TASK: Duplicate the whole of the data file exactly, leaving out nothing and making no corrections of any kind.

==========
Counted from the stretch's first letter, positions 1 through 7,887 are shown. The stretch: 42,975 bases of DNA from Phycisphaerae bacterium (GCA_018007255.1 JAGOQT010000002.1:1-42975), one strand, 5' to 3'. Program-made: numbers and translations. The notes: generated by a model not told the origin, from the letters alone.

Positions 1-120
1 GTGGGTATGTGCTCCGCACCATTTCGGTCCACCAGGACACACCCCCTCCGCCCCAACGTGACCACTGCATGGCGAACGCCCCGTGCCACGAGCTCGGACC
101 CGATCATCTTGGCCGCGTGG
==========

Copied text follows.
Counted from the stretch's first letter, positions 1 through 7,887 are shown. The stretch: 42,975 bases of DNA from Phycisphaerae bacterium (GCA_018007255.1 JAGOQT010000002.1:1-42975), one strand, 5' to 3'. Program-made: numbers and translations. The notes: generated by a model not told the origin, from the letters alone.

Positions 1-120
1 GTGGGTATGTGCTCCGCACCATTTCGGTCCACCAGGACACACCCCCTCCGCCCCAACGTGACCACTGCATGGCGAACGCCCCGTGCCACGAGCTCGGACC
101 CGATCATCTTGGCCGCGTGG